I’ve been pondering the issue of censorship for awhile now, at least as it applies to print media. There are different kinds of censorship, of course, the most obvious being the most visible: book burnings, blacked out passages, government bans on particular books or authors, and so forth. But the truth is, we each encounter subtler forms of censorship every day.
There are the news stories, articles and books that don’t get printed, whether for political or social reasons, or because it is thought that there isn’t an audience for the material. There is the unintentional censorship perpetrated by libraries and bookstores, because no one can shelve every single book in one place, and choices have to be made. I like to think that in most places, those choices are made according to more or less objective criteria, and with the needs of the users and the community in mind, but I know that’s not always the case.
What really gets me are the cases where books are banned. I think a lot of people hear the phrase “banned books” and think of large-scale, government initiated prohibition, but in fact books are challenged, and sometimes banned as a result, every single day in schools and libraries. A lot of the books challenged are cited as not being age appropriate, containing too much sex, violence or bad language, and increasingly, containing elements of the occult (magic, like the kind in Harry Potter, will apparently subvert kids’ Christianity, or something). The American Library Association keeps lists of books that are banned each year and has tons of related information on the subject; if you’re curious, take a look at Banned Books.
It actually makes sense to me that this happens; whenever children are involved, people, especially parents, have an understandable impulse to protect them from whatever they see as threatening. I don’t agree with the philosophy of denying access to all because a few find something distasteful, but I think I understand the impulse.
What I don’t understand is why people don’t realize that by seeking to ban a book, they draw more attention to the thing they want to make disappear. I’m sure most of you are aware of the controversy surrounding this year’s Newberry Award winner, The Higher Power of Lucky by Susan Patron. And I’ll bet you anything that the resulting attention has made far more people actually read the book than would have otherwise. This, it seems to me, somewhat defeats the purpose of banning the book.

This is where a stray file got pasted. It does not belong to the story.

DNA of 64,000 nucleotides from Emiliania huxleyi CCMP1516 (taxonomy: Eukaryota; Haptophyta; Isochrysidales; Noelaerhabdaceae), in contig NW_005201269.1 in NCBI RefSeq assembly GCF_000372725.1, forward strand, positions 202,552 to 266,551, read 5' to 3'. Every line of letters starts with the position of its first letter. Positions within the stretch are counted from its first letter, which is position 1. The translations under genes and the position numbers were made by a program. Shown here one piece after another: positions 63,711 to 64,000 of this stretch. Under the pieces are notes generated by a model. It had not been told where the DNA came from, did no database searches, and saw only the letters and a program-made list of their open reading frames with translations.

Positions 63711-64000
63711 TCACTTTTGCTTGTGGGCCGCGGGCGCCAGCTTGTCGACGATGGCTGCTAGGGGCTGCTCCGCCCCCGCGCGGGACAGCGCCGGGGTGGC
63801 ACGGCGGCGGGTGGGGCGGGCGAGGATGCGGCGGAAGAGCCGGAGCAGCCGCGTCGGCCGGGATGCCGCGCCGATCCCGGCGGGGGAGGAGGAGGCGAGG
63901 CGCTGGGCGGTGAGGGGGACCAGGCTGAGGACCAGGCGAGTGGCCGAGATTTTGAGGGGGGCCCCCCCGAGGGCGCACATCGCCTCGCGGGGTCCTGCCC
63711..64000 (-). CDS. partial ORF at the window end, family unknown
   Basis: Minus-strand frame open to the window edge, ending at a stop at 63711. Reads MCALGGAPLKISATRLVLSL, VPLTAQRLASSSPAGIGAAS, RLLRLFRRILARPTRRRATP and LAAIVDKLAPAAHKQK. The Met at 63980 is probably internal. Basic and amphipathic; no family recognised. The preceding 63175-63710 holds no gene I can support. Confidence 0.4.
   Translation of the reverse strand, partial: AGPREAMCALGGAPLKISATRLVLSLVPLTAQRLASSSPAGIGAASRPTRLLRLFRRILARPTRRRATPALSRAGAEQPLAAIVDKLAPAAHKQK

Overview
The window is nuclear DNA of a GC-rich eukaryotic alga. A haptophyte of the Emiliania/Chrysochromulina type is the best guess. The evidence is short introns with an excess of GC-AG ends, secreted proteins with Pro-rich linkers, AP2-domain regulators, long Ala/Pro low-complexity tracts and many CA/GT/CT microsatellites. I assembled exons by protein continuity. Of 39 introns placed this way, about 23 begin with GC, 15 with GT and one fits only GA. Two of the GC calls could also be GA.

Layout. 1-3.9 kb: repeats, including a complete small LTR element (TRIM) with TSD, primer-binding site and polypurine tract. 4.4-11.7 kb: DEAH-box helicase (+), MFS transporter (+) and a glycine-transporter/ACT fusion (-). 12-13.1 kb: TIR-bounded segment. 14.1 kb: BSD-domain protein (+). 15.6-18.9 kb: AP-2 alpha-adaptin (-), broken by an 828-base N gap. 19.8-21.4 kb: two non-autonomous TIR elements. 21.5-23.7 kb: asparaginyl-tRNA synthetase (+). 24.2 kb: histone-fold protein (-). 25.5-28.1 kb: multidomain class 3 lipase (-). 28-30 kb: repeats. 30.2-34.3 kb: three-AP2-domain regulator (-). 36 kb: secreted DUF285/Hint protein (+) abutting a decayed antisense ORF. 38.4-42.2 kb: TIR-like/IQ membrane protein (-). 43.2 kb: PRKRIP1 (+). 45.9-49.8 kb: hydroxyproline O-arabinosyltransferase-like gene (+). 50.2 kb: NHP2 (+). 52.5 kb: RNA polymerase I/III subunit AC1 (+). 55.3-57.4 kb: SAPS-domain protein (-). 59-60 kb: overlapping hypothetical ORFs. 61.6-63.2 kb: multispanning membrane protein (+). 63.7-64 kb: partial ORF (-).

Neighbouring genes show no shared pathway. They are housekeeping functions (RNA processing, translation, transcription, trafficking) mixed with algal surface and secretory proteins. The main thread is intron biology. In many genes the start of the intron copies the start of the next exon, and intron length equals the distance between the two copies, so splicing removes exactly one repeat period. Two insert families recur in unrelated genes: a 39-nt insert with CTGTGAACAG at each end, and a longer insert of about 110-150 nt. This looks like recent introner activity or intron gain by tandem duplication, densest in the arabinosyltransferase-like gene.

I also find it fascinating that this cycle has been played out thousands of times, ever since the introduction of print. In the sixteenth century, the Catholic Church issued the first edition of the Index Librorum Prohibitorum, or Index of Prohibited Books. These were books that the church considered dangerous to itself and its members. While the Index was at least somewhat successful at eliminating heretical books in Catholic countries, in Protestant countries the presence of a title on the Index could actually serve to increase sales. There was even a printer in England, John Wolfe, who figured out that he could make a bigger profit not only by printing prohibited books, but by making them look as though they had been printed on the Continent contrary to the church’s prohibitions.
Even in Protestant countries, works that were considered heretical or treasonous would be seized from print shops and burned, or ordered to have certain passages cut out before sale. Sometimes the censors couldn’t get to a book before it had already been widely distributed. In those cases, they would distribute instruction sheets with pages to be removed or passages to be blacked out of the books in question. I wonder how many owners of said books dutifully went through and followed both the letter and the spirit of the law. There are numerous examples of readers following the letter of the law only, striking through the questionable passages lightly with pen, or even pencil, so that the words are still clearly legible.
My favorite discovery as a rare books librarian are those passages that were blacked out centuries ago, but now with the passage of time, the ink has faded to brown, and the prohibited passages beneath are legible once again. For some great examples of this, and samples of various versions of the Index, see the UW-Madison Department of Special Collection’s site on Don Quixote.
I’ve been studying the historical aspects of censorship for some time now, and I’ve always had a vague sense that this kind of thing still goes on to varying degrees today, even in such supposedly free countries as the good old USA. Especially now, with things like the Patriot Act, censorship and monitoring of print media is perhaps as much a part of our daily lives as it was for sixteenth century printers and readers. Recently I’ve been cataloging a collection of books devoted to First Amendment Freedoms, and it is full of eye-opening material about the actions of our government in the name of national security.
I’m not really sure where I’m going with this at this point, other than to say that while there may not be a whole lot we can do about laws or government and corporate policies that are already in place, we can try to be aware and informed about the effects of those laws and policies on our daily reading habits. We can try to elect government officials who see the folly of these laws, and will actually work to protect our First Amendment freedoms. We can encourage our schools and libraries not to bend to the pressure of the small-minded. We can read banned books, and challenge ourselves to read ideas outside of our usual comfort-zones.
Have you read a banned book today?